Surprising findings from a study in Nature Medicine suggest that the burden of C. diff infection may be less a matter of hospital transmission and more a result of characteristics associated with the patients themselves.
Why do nonsteroidal anti-inflammatory drugs (NSAIDs) exacerbate gastrointestinal infections by Clostridioides difficile, the leading cause of antibiotic-associated diarrhea worldwide? In a new paper published in Science Advances, researchers at Children’s Hospital of Philadelphia (CHOP) have begun to answer that question, showing that NSAIDs disrupt the mitochondria of cells lining the colon, sensitizing them to damage by pathogenic toxins.
A new study identified a compound that prevents C. diff infection. Researchers are now using this compound to develop new drug candidates that might eventually offer a way to prevent serious C. diff infections.
Researchers at UC San Diego have used a systems biology approach to parse the genetic diversity of Clostridioides difficile, a particularly problematic pathogen, particularly in health care settings.
The University of Texas MD Anderson Cancer Center’s Research Highlights provides a glimpse into recently published studies in basic, translational and clinical cancer research from MD Anderson experts. Current advances include clinical studies to investigate novel treatment strategies, a new understanding of cancer precursor lesions, identifying a calcium signaling receptor, characterizing nodal immune flair after immunotherapy, a community screening tool for BRCA testing and a new method for diagnosing Clostridioides difficile infections.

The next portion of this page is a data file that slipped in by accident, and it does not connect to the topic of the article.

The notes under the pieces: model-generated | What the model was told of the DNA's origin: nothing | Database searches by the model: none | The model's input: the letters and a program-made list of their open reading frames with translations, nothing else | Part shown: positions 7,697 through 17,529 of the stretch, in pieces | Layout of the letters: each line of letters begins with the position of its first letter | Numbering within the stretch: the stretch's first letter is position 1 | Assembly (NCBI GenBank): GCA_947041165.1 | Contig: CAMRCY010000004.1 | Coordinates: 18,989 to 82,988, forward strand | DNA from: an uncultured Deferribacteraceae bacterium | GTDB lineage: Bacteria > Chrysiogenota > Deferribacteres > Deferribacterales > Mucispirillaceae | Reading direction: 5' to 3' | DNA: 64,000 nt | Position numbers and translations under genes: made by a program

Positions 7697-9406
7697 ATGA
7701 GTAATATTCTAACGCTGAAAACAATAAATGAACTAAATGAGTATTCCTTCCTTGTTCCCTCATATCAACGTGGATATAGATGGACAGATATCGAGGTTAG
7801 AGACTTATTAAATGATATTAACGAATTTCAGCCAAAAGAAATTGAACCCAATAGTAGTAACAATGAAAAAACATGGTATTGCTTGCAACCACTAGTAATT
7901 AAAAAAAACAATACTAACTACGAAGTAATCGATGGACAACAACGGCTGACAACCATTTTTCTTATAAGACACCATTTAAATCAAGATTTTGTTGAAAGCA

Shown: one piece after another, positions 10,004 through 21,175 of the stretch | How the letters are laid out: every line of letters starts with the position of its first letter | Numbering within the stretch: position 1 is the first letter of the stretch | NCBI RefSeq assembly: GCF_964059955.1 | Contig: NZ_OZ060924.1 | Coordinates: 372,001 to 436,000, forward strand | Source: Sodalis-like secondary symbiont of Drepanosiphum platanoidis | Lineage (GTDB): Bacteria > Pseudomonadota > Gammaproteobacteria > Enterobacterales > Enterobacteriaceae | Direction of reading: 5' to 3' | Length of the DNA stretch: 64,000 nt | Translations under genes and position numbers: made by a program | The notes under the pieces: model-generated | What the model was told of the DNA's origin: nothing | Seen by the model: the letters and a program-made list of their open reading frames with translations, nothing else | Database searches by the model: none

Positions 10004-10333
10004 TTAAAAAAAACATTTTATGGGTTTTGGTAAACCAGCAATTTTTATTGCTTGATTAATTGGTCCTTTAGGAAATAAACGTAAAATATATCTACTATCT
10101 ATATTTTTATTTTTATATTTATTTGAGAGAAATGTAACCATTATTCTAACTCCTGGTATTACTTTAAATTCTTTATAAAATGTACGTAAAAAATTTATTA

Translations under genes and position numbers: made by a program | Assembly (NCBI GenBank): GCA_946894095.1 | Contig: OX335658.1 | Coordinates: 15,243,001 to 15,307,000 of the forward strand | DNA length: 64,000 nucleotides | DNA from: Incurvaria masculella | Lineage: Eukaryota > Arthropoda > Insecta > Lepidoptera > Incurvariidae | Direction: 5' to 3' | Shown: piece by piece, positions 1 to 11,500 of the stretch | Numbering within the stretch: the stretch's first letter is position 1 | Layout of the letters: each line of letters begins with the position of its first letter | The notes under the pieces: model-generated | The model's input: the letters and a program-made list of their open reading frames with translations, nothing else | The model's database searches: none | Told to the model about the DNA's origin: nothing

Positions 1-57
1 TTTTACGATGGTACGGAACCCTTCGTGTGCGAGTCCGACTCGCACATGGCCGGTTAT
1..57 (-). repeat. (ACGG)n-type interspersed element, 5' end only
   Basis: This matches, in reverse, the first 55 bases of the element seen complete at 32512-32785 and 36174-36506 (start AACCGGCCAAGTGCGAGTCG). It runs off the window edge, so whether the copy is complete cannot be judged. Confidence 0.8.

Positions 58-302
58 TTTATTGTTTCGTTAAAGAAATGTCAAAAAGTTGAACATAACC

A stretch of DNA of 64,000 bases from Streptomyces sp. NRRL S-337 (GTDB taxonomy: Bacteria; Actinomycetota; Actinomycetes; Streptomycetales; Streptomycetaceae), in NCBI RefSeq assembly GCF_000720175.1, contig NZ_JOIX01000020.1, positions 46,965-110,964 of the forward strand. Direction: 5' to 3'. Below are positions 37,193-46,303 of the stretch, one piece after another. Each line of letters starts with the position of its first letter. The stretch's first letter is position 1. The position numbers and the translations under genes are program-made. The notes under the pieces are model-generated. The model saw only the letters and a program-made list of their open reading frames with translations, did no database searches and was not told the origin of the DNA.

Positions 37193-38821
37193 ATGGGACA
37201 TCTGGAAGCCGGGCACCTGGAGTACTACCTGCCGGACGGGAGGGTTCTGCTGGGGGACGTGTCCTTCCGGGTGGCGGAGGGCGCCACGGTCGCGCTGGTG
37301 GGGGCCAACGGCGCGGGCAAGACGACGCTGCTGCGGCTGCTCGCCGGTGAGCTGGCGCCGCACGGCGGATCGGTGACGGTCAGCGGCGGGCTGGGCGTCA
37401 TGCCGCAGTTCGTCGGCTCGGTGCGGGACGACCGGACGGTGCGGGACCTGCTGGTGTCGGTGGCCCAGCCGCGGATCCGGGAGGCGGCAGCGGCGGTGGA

A new study paves the way for the development of next generation therapeutics for the prevention and treatment of Clostridioides difficile infection (CDI), the most frequent cause of healthcare-acquired gastrointestinal infections and death in developed countries.
The June issue of AJG includes articles on the effectiveness of OTC therapies and green kiwifruit as a dietary therapy for chronic constipation, as well as new ACG Guidelines on the Prevention, Diagnosis, and Treatment of C. difficile infections, and more.
A new study shows that the inflammation caused by Clostridioides difficile (C. diff) infection gives the pathogen a two-fold advantage: by both creating an inhospitable environment for competing bacteria and providing nutrients that enable C. diff to thrive.
Popular diets low in carbs and high in fat and protein might be good for the waistline, but a new UNLV study shows that just the opposite may help to alleviate the hospital-acquired infection Clostridioides difficile. The results appeared in a study published Feb. 11 in mSystems, an open access journal of the American Society for Microbiology.
– Researchers from the University of Maryland School of Medicine and their colleagues have identified the structure of the most lethal toxin produced by certain strains of Clostridium difficile bacteria, a potentially deadly infection associated with the use of antibiotics. The researchers mapped out the delivery and binding components of the toxin, which could pave the way for new drugs to neutralize it.